June 20, 2014
This entire week, events around Washington, DC have been centered on spotlighting the Maker Movement – a group comprised of craftspeople, tinkerers, hobbyists, inventors, and overall enthusiasts, all of whom engage in the act of creating. Rather than the mere inventors of the past, these do-it-yourself “makers” have access to modern technologies, robust resources, and an easily accessible network of support that enables them to take part in the global economy.
“[There is a] do-it-yourself (DIY) producer society, driven by grassroots movements in tinkering, entrepreneurship, and small-scale manufacturing, [that] has the potential to transform how we think and talk about American manufacturing – as well as its role in the U.S. economy,” said Kauffman Foundation Director of Research and Policy Dane Stangler and Research Analyst Kate Maxwell, in a 2012 paper titled “DIY Producer Society” published in Innovations.
First popularized in 2006 at the founding of the first Maker Faire event organized by Make magazine, participation and involvement in the the so-called “Maker Movement” has grown rapidly. Looking at attendees at the NY Maker Faire alone, there has been a steady increase from 74,000 people in 2009 to 120,000 in 2013. With increased access to specialized knowledge and tools previously unavailable to the masses, makers in every space – from textiles to robotics – are innovating new ways to solve problems and creating new products that are changing the national landscape – in terms of both American innovation and economy.
Through the tools and resources offered at maker spaces like TechShop and sites like Etsy and Kickstarter, modern technology has democratized the means of production and enabled connections between resources and markets. Nowadays, literally anyone can learn to utilize these resources and take advantage of these tools, and create something entirely new and even eventually make a business out of it – to become a part of a new kind of production economy rather than acting as mere consumers.
One of the attendees at Tuesday’s Maker Summit at TechShop DC-Arlington was Joe Ryan, a 20-year-retired Army aviation mechanic. After retiring from the Army, Ryan got involved with TechShop Detroit through their Veterans Training Program, giving him a year’s worth of membership for free. Through TechShop he was able to discover an interest in and passion for repurposing bicycle parts into more useful things – whether that be a new tool or even just a simple bowl. Eventually, though, this hobby turned into The KickStand, a full-time business that repurposes essentially anything you can find in a scrap yard.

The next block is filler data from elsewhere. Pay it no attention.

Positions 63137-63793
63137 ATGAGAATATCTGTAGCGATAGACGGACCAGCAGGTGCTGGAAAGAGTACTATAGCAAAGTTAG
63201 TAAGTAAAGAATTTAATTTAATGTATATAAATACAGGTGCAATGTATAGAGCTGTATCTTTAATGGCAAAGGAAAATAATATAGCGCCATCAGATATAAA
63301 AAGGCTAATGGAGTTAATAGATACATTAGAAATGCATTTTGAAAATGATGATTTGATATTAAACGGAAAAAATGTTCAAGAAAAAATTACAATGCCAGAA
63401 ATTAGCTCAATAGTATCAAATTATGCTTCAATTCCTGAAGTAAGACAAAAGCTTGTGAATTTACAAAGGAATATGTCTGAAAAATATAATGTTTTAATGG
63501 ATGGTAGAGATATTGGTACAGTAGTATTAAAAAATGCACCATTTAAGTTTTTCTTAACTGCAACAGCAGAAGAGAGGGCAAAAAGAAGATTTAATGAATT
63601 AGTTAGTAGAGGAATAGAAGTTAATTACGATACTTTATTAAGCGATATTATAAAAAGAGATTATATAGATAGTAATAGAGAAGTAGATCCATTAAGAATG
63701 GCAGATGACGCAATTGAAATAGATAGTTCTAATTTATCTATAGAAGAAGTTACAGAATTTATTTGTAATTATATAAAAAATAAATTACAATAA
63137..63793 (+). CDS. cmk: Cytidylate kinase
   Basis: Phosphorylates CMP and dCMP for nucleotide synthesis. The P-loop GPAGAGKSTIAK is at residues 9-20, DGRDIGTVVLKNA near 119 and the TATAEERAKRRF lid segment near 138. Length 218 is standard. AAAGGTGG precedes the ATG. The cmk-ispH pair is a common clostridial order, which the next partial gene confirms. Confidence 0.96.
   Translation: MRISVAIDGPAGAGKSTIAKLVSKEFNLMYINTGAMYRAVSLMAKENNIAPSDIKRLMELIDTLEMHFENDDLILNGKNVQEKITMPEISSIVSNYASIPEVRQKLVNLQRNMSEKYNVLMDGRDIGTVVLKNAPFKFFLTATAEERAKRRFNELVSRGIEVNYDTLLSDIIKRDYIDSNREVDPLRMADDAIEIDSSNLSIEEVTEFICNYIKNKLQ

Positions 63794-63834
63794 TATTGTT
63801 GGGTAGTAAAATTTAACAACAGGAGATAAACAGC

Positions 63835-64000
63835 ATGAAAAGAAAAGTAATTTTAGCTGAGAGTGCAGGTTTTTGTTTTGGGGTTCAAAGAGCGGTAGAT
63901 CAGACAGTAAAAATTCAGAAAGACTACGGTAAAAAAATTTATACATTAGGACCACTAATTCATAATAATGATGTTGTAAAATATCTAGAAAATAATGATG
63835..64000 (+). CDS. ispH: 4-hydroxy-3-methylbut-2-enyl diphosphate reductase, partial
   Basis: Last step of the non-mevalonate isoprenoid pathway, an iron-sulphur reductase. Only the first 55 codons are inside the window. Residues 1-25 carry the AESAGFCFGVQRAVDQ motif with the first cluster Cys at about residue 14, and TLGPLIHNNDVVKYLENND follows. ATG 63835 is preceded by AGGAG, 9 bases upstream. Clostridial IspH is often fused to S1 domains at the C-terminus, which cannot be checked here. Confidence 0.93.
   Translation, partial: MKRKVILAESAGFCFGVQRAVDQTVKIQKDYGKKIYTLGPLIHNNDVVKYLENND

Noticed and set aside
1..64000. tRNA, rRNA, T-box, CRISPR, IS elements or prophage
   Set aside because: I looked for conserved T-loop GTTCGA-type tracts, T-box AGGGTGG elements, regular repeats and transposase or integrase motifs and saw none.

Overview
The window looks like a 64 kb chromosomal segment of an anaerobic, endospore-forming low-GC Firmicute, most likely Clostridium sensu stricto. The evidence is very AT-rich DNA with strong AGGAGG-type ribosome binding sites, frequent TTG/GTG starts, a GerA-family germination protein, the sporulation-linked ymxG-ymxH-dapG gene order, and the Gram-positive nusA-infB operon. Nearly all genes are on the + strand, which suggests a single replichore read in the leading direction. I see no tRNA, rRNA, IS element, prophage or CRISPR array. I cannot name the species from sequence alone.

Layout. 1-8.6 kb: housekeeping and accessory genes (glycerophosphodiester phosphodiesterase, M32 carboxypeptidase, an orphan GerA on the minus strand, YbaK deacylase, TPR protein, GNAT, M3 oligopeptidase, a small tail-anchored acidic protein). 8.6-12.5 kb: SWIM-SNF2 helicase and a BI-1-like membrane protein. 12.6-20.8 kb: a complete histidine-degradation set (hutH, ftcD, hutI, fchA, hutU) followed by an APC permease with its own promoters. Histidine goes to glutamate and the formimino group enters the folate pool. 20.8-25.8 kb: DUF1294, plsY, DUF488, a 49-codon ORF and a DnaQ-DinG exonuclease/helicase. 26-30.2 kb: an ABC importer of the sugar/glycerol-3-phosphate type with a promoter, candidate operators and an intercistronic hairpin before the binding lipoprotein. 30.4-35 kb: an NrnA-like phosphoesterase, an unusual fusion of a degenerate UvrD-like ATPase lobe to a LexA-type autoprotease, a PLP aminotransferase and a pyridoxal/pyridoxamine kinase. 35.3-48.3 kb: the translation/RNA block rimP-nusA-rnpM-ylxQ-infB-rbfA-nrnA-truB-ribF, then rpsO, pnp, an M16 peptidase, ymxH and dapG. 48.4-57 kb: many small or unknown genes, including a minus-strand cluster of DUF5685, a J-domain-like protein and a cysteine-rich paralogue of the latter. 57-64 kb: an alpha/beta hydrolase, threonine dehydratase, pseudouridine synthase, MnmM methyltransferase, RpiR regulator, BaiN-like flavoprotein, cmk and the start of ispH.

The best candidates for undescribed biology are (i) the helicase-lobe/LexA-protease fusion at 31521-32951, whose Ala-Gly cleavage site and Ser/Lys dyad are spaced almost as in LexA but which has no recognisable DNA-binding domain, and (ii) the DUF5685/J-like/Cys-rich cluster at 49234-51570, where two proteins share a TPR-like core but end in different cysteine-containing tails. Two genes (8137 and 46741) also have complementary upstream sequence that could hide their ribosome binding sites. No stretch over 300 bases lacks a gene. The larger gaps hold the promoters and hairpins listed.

“It’s kind of like going to a library for books; being able to absorb the knowledge in each page is like being able to take a tool and turn it into the next step of what you can create,” says Ryan on what TechShop has been able to offer him. “You can always start small, and when you’re ready, you have access to the right tools to take whatever you’re doing to the next level.”
And, for many who first get involved in maker spaces, the experience is similar: they come in, learn to use the tools that are available and work on a project that interests them, constantly finding newer and better ways to make it better. In another 2012 essay published in Innovations titled “The Maker Movement”, founder of Make magazine Dale Dougherty compares the makers of today to the trailblazers in Silicon Valley:
“Makers at their core are enthusiasts, such as those engaged in the early days of the computer industry in Silicon Valley…Those makers in the early days of the computer industry were essentially playing with technology. They didn’t know what they wanted computers to do and they didn’t have particular goals in mind. They learned by making things and taking them apart and putting them back together again, and by trying many different things.”
But, while we’ve seen an overall increase in access and capability for people to enter this production economy, much more can be done to further the development of makers. Specifically, more could be done to support the creation of more maker spaces, where a bulk of new products and innovations are discovered and developed. Taking TechShop as an example, COO Dan Woods cites that the total valuation of products that have been launched out of TechShop facilities is estimated at $10 billion. While certainly not a huge figure when compared to the greater U.S. economy, it’s not a number to simply scoff at. For Woods, the combination of the tools, resources, and – most importantly – connections found at maker spaces is what will enable further innovation.
“It starts with having appropriate maker spaces that provide people with the community…the connection…that critical mass of creative and innovative ideas,” said Woods in our interview at Tuesday’s Maker Summit. “That’s the value of coming to [maker spaces]: your product gets better; it gets shaped. That’s the result of getting ideas from people from different walks of life. That rich diversity of people, of ideas all coming together – that’s the spirit of open source development. And that applies to both hardware as it does to software. The more people you have informing your product and helping you shape your product, the better.”
By increasing these maker spaces, we can enable further developments in American manufacturing. Through the tools offered at spaces like TechShop, people are provided with the know-how to engage in micromanufacturing and prototyping, which enables them to further that into larger-scale manufacturing for if/when they decide to take their product to market. Indeed, for President Obama, it’s this potential to turn today’s DIYers into tomorrow’s manufactured American goods. The hope being to encourage growth in the American economy through the creation of new jobs and industries.
Lead image courtesy cyLEDGE.
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